A World Bank/National Bureau of Statistics (NBS) study using recent International Labour Organisation (ILO) guidelines for computing labour force statistics is set to reveal a sharp drop in Nigeria’s unemployment rate, according to TheCable report.
As at the fourth quarter (Q4) of 2020, the NBS said the country’s unemployment rate stood at 33.3 percent.
According to the report, sources familiar with the development revealed that the new methodology was designed to reduce errors, increase efficiency in the data collection process and improve data credibility.
The methodology is also aimed at updating the nation’s labour force statistics in line with international best practices.
Some of the new parameters, the report noted, include the calculation of the numbers of employed persons who work at least one hour for pay or make a profit during the period under the review, as against the former yardstick that included only those who work for 20 hours a day.
The report further stated that “those engaged in farming for personal use only, otherwise known as subsistence agriculture will no longer be considered as part of the employed population.
“Statistics for such persons will now be produced separately as subsistence agriculture will now be recognised as own-use production of goods and services.”
The sources further disclosed that that data collection will now last for a 12-month period in contrast to the old methodology where data collection was done each quarter.
They said the approach will allow for capturing seasonal changes which affect the labour market which will in turn enhance data quality and credibility.
“The continuous data collection approach will enable quarterly and annual publication of the Labour Force Survey report,” the sources told the publication.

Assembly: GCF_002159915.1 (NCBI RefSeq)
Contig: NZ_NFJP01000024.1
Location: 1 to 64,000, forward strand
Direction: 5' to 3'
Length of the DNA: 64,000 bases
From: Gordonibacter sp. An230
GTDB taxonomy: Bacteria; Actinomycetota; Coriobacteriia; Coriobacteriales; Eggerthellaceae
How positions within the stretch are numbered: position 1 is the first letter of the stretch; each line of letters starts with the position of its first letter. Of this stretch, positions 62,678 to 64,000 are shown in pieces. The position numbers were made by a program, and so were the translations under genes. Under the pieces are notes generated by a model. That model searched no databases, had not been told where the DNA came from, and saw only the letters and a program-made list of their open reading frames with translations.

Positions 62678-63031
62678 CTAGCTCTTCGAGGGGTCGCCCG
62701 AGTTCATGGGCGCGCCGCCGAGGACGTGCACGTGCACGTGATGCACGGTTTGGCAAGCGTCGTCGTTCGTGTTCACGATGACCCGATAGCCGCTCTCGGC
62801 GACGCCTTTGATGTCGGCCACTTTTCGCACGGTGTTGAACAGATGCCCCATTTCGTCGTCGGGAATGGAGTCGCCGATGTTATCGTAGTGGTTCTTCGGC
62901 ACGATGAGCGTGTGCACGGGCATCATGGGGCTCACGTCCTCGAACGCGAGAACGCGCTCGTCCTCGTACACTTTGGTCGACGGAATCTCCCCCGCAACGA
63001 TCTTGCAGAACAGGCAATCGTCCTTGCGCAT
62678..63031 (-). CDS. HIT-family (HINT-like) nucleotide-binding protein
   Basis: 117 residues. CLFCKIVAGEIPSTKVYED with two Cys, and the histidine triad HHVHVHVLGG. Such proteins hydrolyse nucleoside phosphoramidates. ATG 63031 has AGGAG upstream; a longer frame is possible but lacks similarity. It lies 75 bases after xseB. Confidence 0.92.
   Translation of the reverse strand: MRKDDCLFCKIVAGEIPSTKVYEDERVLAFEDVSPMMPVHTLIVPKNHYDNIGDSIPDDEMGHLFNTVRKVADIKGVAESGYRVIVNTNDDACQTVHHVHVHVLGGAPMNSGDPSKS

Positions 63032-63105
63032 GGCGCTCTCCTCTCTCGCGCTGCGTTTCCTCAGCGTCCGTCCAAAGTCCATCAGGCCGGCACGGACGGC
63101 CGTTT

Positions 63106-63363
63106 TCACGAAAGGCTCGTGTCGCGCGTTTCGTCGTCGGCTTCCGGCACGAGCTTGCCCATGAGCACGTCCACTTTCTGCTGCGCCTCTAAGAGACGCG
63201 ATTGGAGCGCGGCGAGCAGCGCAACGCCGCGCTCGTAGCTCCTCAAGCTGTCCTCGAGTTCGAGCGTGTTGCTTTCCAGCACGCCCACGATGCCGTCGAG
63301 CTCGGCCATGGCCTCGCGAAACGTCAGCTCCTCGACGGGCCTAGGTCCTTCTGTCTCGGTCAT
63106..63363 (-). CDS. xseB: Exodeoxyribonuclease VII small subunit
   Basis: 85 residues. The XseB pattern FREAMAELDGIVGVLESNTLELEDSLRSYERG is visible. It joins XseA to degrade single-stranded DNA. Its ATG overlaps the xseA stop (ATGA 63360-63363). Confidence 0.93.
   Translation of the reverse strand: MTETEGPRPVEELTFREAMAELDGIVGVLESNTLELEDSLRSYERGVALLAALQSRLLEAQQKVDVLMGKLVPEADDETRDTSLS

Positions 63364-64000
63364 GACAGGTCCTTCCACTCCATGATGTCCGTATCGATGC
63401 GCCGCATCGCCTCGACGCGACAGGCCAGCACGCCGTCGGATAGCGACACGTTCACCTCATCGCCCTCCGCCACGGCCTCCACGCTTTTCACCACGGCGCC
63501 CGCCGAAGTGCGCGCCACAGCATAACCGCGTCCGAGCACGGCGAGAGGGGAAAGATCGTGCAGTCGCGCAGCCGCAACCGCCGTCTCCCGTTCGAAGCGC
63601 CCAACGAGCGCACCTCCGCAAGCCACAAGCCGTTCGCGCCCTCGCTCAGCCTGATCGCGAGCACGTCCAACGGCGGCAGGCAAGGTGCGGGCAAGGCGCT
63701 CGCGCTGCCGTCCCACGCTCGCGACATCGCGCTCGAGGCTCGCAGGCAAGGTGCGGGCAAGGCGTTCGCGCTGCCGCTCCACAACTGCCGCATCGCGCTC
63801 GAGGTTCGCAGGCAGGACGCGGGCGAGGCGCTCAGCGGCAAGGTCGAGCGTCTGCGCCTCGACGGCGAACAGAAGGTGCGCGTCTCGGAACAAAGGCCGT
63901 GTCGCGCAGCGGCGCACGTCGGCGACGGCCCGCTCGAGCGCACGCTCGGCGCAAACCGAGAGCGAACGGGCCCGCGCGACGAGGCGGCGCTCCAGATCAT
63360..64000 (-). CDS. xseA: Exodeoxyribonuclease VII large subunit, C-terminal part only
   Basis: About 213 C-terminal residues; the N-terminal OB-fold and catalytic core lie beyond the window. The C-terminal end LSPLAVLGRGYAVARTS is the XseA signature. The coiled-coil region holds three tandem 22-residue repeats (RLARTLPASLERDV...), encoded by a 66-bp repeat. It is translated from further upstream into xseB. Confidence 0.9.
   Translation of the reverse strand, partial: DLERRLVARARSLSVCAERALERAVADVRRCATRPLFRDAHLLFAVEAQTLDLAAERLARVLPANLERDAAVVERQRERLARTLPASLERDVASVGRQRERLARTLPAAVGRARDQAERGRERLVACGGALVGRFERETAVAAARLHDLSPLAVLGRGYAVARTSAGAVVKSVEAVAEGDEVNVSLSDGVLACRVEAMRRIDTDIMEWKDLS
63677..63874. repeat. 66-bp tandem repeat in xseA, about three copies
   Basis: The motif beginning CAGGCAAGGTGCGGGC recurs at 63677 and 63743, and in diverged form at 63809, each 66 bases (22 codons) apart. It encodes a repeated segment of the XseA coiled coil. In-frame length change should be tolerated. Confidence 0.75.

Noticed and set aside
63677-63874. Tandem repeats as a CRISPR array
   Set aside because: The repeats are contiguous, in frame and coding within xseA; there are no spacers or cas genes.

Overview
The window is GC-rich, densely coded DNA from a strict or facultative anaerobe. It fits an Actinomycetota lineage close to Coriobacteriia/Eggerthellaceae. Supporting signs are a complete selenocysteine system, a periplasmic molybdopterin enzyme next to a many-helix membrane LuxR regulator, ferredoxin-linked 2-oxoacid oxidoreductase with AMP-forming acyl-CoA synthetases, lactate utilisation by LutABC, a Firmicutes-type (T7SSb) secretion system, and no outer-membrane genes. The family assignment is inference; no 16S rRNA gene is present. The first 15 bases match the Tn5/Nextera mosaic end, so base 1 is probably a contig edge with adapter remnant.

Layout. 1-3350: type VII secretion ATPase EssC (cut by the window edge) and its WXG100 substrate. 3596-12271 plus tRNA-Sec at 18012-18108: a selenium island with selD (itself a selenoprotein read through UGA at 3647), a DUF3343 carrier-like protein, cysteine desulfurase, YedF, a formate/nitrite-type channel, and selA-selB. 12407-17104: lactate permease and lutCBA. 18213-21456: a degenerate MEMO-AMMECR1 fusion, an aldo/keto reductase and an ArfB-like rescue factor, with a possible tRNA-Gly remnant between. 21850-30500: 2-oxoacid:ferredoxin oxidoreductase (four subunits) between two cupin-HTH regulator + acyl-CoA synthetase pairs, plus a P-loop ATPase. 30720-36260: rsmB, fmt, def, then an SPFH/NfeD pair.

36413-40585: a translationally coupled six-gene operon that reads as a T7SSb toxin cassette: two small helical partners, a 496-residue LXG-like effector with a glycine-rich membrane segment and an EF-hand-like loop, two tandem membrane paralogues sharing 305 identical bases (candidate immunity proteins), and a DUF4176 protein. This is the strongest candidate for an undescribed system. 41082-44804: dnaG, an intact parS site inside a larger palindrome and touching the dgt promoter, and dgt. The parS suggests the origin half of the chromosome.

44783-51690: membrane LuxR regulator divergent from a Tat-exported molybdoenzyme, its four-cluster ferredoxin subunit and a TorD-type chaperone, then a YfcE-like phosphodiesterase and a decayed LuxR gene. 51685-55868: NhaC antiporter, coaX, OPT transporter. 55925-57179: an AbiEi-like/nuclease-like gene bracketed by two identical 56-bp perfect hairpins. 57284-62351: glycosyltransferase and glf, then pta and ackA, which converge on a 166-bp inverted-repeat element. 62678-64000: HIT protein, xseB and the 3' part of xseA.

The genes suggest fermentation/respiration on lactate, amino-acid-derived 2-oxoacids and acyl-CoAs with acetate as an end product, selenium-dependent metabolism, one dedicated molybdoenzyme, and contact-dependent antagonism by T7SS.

“The quarterly report will only report national estimates of a few major indicators like the unemployment rate, employment, underemployment rate, and persons in subsistence agriculture, disaggregated by sex.”
Quoting the sources, the publication said an annual report with the complete labour force survey data, representing the labour statistics for the year, with all possible indicators covered by the survey, would be published.
They added that national and state estimates of the indicators would be published at the end of the year.
“This means that Labour force statistics will now be produced every quarter, without fail,” the sources said.
“It also means that we will have access to reliable and up-to-date information on interrelated labour force indicators like working time in employment, subsistence farming, and others.”
Furthermore, the working age population is said to now be those aged 15 and above, as opposed to the previous methodology which capped the working age at 64 years.
Also, a new ILO-modelled questionnaire was said to have been adopted for the survey, leading to a big change to enable the collection of more comprehensive data on various indicators using the definitions recommended at the 19th International Conference of Labour Statisticians (ICLS) in 2013.
According to the report, the new standard for labour market indicators in Nigeria would paint a more comprehensive picture of the country’s labour market.
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